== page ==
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Pharmacology of Alcohol
 

Pharmacology of Alcohol

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Undergraduate MBBS level Power Point presentation of Theory Class

Undergraduate MBBS level Power Point presentation of Theory Class

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  • The drunkometer collected a motorist's breath sample directly into a balloon inside the machine. The breath sample was then pumped through an acidified  potassium permanganate  solution. If there was alcohol in the breath sample, the solution changed colour. The greater the colour change, the more alcohol there was present in the breath.

Pharmacology of Alcohol Pharmacology of Alcohol Presentation Transcript

  • ALCOHOLS Department of Pharmacology NEIGRIHMS, SHILLONG
  • Why and What to Learn on Alcohol ?
    • The pharmacodynamics of alcohol actions in the body and brain, that is the pharmacological effects that produce the biological actions of the drug. (e.g. intoxication, organ damage etc.)
    • The pharmacokinetics of alcohol, that is the timing of alcohol distribution and metabolism within the body and brain, as well as the pathways involved in metabolism of ethanol and its major metabolites.
  • What are they ?
    • Ethyl Alcohol
    • (Ethanol)
    • Methyl Alcohol
    • (Methanol)
  • How Manufactured ?
    • Fermentation – Sugar to Alcohol and Carbon
    • dioxide
    • C 6 H 12 O 6 -> 2(CH 3 -CH 2 -OH) + 2CO 2
    • ( Yeasts +sugar + water = CO2 + ethanol)
    • Yeasts are living micro-organisms which die in
    • concentrations of alcohol greater than 10 to 15%
    • Starch Maltose
    • Commercially - obtained from Mollases
    Convertase
  • Alcoholic Beverages
    • Malted Liquors: Fermentation of germinating cereals (malts) – mostly Barley – Beers (3-6%)
    • Wines: fermentation of Natural Sugars – grapes, apples and other fruits
        • No distillation, <15%
        • Fortified (port) – up to 22%
        • Champagne – 12-16% (effervescent wine)
    • Spirits – Rum, Whisky, Brandy and Gin
        • 40 - 55% v/v
        • Standard 42.8% v/v or 37% w/w
    • Sources:
        • Whiskey - distilled grain
        • Rum - distilled molasses
        • Gin – any sugar source
        • Brandy – Distilled wine (Grapes)
        • Vodka – fermentation of any of grain, rye, wheat, potatoes, grapes, sugar beet or mollases
  • Alcohol – Percentage Calculations
    • Alcohol content of beverages:
      • specific gravity of alcohol is 79
      • Therefore, 1 litre alcohol weighs 790g
      • Percent may be by weight or by volume
    • By volume:
      • 1 litre alcohol add 1 litre water = 50% (vol)
    • By weight:
      • 1 litre alcohol (790g), add 790g water = 50% (weight)
    • 40% alcohol by weight = 50% by volume
  • 1litre water 1litre alcohol + = 2 litres 50% (volume) 1 kilo water 1 kilo alcohol 2 kilos 50% (weight) + = 40% alcohol by weight = 50% by volume
  • Pharmacological actions of alcohol - Local
    • Rubefacient and counterirritant to skin
    • Irritant – soft skin and mucus membrane
    • Pain, inflammation and necrosis – injection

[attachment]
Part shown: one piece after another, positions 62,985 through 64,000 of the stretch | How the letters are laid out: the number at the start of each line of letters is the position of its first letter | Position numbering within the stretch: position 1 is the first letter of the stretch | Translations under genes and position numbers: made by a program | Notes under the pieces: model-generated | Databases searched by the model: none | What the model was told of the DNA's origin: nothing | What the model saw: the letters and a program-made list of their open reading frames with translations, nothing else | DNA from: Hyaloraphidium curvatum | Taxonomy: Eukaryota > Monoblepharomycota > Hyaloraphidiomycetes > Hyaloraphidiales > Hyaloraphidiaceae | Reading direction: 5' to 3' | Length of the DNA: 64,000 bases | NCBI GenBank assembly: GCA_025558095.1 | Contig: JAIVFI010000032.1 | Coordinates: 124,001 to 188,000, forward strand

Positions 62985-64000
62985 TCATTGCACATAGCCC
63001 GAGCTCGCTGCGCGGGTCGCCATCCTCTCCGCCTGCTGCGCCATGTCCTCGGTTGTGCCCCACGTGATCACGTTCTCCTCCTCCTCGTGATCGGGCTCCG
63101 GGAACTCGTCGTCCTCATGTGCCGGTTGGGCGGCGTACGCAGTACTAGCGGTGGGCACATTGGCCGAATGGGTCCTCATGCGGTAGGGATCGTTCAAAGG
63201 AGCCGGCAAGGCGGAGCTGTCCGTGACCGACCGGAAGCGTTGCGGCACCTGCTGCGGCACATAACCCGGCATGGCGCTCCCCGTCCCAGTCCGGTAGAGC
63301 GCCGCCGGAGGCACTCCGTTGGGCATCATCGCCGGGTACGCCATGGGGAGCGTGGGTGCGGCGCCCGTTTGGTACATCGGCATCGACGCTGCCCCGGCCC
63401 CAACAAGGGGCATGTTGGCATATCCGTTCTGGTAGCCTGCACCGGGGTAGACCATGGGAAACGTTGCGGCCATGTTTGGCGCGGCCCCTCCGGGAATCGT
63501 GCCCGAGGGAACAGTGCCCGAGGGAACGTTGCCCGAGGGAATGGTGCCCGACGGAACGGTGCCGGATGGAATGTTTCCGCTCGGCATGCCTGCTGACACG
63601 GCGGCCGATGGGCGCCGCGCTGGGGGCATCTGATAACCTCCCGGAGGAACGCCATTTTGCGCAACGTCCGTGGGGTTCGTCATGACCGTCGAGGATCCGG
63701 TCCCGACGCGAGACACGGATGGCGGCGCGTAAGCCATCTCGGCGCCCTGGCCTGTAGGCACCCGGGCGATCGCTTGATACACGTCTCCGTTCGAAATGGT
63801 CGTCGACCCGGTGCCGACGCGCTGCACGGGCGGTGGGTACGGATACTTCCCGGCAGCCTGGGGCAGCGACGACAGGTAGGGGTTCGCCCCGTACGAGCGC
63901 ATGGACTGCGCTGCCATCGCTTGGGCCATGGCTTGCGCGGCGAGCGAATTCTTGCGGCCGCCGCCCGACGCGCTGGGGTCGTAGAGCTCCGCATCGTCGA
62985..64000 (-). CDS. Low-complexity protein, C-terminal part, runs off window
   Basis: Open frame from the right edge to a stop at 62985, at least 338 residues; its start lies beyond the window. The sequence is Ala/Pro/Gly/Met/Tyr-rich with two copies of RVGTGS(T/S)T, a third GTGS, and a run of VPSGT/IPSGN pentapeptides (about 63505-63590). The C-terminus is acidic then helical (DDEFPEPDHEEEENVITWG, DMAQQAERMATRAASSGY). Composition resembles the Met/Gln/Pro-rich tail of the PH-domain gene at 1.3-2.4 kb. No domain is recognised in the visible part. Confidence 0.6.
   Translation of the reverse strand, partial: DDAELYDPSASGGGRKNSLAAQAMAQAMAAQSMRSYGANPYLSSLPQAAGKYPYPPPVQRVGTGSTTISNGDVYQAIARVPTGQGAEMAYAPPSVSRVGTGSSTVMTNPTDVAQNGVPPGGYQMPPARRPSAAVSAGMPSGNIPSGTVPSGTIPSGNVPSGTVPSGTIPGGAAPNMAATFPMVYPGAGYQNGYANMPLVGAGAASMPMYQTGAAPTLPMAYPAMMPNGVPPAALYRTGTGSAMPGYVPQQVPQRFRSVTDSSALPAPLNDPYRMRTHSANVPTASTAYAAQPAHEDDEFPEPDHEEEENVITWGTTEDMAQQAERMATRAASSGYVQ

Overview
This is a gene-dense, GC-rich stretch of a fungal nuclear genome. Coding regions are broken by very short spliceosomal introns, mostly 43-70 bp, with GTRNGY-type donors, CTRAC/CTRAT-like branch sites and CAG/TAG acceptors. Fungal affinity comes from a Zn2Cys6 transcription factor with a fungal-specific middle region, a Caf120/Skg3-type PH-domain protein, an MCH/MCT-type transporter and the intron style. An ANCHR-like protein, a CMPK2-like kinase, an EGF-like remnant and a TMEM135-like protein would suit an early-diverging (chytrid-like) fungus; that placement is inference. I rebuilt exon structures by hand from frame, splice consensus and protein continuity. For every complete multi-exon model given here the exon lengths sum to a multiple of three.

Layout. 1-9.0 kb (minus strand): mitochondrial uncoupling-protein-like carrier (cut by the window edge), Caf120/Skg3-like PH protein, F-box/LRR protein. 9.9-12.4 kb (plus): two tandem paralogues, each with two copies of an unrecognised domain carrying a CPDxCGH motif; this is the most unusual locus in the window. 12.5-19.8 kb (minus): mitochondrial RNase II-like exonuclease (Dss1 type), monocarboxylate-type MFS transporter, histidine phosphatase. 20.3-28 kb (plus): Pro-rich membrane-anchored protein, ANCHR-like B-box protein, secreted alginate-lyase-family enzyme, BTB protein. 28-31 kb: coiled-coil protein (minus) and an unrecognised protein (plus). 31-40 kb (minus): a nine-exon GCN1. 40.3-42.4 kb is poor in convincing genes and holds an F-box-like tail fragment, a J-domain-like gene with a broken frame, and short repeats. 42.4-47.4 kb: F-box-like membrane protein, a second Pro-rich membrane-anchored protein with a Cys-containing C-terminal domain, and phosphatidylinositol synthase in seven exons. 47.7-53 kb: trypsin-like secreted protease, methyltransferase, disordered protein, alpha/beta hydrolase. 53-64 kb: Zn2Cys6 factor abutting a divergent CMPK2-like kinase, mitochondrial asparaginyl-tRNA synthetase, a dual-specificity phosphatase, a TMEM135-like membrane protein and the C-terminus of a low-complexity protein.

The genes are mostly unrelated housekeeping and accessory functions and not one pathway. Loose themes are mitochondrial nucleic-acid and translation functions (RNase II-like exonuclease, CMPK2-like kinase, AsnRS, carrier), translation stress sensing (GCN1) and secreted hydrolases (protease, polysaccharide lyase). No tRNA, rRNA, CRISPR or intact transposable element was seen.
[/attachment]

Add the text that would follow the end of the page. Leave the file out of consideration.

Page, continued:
• Astringent: Antiseptic (20 – 90%)
      • 100% is dehydrating
    • No action on spores
  • Effects of alcohol consumption - Acute
    • CNS:
      • depressant – dose dependent manner
    Plasma concentration Expected effects 30 – 100 mg/dl Anxiolytic, euphoria and excitation Hesitation, restraint, caution are lost Impaired coordination – mood and feelings are altered 100 -150 mg/dl Mental clouding, ataxia, disorganization of thought and impairment of memory and drowsiness 150 – 200 mg/dl Sloppy, ataxia and drunkenness - Slurring of speech, loss of judgment and inhibition 200 – 300 mg/dl Stupor and unconsciousness
  • Effects of alcohol consumption (acute) - contd.
    • Impaired performance, slowing of reflexes and fine discrimination impaired
    • Induces sleep – but not ideal hypnotic
    • Analgesic – but no ideal analgesic
    • Anticonvulsant action – but not ideal anticonvulsant
    • Mechanism:
      • GABA A receptor mediated synaptic inhibition by chloride channel opening
      • Inhibition of NMDA excitatory amino acid receptor
      • Stimulates 5-HT 3 receptors
  • Effects of alcohol consumption (acute) - contd.
    • CVS:
        • Small doses – cutaneous vasodilatation, flushing
        • Medium dose – tachycardia and mild rise in BP
        • Large dose - Vasodilatation due to direct vascular smooth muscle dilatation and vasomotor centre depression (clinical implication)
    • Respiration:
        • Stimulation of Respiration – by irritation of pharyngeal and buccal mucosa
        • Central action – depression
    • Blood:
        • Moderate drinking increases HDL-cholesterol level
        • Decrease in LDL oxidation
  • Effects of alcohol consumption (acute) - contd.
    • GIT:
        • Dilute alcohol at low doses - stimulate GI secretion – flavour, aroma or direct action on gastrin secretion
        • Higher doses inhibit GI secretion
        • Acute consumption – pylorospasm, gastritis, vomiting, reflux etc
        • Mallory-Weiss lesion
  • Effects of alcohol consumption – (acute) - contd.
    • Kidney: Diuresis – increased water ingestion and inhibition of ADH
    • Uterus: Relaxation of uterine muscles
    • Endocrine:
        • Low dose – Adrenaline release and hyperglycemia
        • High dose – Hypoglycemia
    • Sex - Aphrodisiac
  • Absorption
    • Rapidly absorbed from small intestine, and colon but slowly from stomach
    • First pass metabolism in stomach and liver
    • Maximal blood concentration within 30 to 90 minutes
    • Can be absorbed through the lungs
    • Can be absorbed through skin
  • Distribution
    • Uniformly distributed throughout tissues and body fluids
    • Readily crosses placenta, to exposure fetus
    • Crosses BBB readily
    Elimination Urinary Excretion Exhalation Metabolism
  • Metabolism I C H OH Ethanol H H C H H C H H H C O H = Acetaldehyde (ADH – Alcohol Dehydrogenase) ADH
  • Metabolism II C H H H C O H = Acetaldehyde (ALDH – Acetaldehyde Dehydrogenase) ALDH Acetate C H H H C O OH =
  • Metabolism III
    • 80-90% Metabolized
    • Also metabolized in mall amount by hepatic microsomal enzyme
    • Rate is constant (not increased by concentrations in the blood) – zero order (8-12 ml/H of absolute alcohol)
    • About 30 ml (1 oz) in 3 hours